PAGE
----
1916  Paul Boeynaems requested his transfer to the Front and in February 1916 he joined the same regiment as his brother Jean. In a letter of 6 September 1916 we read that mother Marie Coosemans and her son Joseph Boeynaems were in Kerkom (Boutersem) in Belgium to visit Aunt Regina Van Welde. Regina was the sister of Maria Van Welde, the deceased mother of Marie Coosemans. They stayed for a few days. Joseph Boeynaems was no longer in England. Either he had always stayed at home, or he went to Antwerp with Hélène and Hubert in 1915. After the death of their father, the children in England received extra moral support from their uncle Gustave and Aunt Marie (Simons – Boeynaems). In Tunbridge Wells the Belgian refugees regularly paid tribute to the members of their reception committee. In July 1916 two special members of the Mayor’s Belgian Refugees Committee were honoured for their care, reception and committed engagement towards the refugees: the sisters Amelia and Louisa Scott. They received an album filled with all kinds of drawings, paintings, texts, poems and musical pieces, and the signatures and names of the Belgian refugees. In this album, “The Misses Scott Album”, were texts written by Florent Coosemans and his wife Louise Martin and also name cards with the names of the Boeynaems children, Marthe, Suzanne, Florent, Yvonne, Pierre, Jacques, Marie-Louise and Ludovic.In a letter to his sister Marthe, Ferdinand Boeynaems tried to make it clear that life in occupied Belgium was much worse than in England. There was a lot of hardship and scarcity. Forced by circumstances and in their own best interests, the children were encouraged by Ferdinand to stay in England. If necessary, they could move to another location and might also ask for advice from the rest of the family who were in situ or even from their brother Paul. Marthe was temporarily employed as a volunteer at the West Hall Hospital in Tunbridge Wells. It was one of the Red Cross’s Voluntary Aid Detachment (VAD) hospitals in Tunbridge Wells. Marthe was not a nurse but the hospital could use all available help; in the hospitals there were also Belgian wounded. She probably remained there for a while because her brother Paul sent her a postcard at that address in September 1917:  West Hall Hospital, Chilston Road, Tunbridge Wells.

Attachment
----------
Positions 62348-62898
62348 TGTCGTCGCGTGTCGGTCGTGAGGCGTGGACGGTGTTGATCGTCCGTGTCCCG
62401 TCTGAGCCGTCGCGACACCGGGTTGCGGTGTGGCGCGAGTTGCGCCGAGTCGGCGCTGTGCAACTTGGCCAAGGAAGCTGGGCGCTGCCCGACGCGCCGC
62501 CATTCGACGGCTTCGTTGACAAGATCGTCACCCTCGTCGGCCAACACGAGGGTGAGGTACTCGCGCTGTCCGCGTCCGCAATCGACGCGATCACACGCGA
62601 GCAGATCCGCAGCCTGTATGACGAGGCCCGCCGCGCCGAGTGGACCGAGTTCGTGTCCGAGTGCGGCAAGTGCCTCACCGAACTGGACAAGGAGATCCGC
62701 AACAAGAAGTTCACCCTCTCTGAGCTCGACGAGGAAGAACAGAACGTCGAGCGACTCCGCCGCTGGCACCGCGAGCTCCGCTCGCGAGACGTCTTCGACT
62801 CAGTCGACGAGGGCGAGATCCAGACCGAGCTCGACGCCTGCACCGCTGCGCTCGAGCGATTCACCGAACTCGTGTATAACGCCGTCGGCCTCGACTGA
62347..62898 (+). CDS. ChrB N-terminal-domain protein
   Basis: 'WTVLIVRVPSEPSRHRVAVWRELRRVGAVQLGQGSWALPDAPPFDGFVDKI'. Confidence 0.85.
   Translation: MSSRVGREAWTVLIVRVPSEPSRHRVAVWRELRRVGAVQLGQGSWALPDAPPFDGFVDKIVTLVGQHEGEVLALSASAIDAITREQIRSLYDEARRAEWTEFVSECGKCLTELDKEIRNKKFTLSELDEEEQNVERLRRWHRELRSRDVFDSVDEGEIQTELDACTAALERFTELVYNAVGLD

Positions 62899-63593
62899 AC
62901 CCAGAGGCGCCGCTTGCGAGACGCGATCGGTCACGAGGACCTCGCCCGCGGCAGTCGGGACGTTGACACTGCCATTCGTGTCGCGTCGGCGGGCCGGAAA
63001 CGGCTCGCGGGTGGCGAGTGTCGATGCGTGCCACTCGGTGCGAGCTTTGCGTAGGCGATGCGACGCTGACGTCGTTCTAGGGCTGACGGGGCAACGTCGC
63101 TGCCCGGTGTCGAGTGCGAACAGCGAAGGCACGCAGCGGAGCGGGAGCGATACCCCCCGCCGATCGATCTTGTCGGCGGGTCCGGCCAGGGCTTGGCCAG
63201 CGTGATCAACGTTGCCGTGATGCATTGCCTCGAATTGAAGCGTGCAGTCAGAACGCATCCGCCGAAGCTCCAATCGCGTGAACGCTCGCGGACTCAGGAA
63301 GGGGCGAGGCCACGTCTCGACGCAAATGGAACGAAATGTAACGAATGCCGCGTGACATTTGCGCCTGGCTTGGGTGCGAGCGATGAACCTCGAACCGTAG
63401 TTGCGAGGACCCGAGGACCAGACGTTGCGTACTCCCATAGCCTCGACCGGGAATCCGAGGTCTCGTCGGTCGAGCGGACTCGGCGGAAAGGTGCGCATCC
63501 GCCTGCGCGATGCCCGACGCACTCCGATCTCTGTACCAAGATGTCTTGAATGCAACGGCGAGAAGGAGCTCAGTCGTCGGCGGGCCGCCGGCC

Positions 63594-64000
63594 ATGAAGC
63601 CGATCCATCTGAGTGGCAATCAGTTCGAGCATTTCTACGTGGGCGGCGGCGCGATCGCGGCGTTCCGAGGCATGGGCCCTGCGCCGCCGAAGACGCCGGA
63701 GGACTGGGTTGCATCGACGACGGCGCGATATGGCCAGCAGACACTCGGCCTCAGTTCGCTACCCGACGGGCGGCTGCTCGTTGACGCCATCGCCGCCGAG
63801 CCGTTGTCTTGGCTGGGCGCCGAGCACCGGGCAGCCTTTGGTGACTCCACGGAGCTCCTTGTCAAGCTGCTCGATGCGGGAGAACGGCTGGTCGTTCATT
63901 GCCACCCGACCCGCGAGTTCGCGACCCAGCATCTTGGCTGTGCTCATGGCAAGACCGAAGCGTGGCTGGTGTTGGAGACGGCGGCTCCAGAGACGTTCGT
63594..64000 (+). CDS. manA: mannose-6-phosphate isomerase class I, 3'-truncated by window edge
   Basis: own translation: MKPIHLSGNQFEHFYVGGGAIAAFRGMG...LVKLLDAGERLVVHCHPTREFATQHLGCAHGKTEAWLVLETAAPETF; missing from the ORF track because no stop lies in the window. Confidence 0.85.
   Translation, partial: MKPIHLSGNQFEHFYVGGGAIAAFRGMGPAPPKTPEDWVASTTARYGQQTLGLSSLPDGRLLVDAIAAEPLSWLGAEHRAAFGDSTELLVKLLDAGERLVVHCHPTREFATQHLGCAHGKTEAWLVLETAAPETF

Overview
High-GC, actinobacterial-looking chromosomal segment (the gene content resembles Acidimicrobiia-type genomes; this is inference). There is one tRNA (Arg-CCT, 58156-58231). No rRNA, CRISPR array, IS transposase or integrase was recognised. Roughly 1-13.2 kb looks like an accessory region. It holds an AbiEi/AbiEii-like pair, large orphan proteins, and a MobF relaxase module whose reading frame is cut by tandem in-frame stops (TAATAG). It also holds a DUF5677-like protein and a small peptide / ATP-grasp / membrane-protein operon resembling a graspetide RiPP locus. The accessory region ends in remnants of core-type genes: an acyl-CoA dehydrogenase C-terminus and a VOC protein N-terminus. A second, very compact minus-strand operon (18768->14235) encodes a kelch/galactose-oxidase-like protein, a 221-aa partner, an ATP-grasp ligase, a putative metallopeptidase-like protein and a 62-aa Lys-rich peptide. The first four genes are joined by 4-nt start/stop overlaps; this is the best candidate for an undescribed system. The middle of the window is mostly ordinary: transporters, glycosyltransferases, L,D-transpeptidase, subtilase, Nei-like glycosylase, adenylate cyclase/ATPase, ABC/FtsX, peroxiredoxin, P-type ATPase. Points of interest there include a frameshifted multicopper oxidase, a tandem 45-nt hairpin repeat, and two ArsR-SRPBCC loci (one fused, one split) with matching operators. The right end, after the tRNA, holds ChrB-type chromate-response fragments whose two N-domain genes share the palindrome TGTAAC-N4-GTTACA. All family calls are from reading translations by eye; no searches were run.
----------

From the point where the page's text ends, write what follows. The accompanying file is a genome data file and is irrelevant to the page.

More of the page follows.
(Cfr.Postcards of 16 February 1916, 2 March 1916, 7 September 1916 and a letter of 8 September 1916)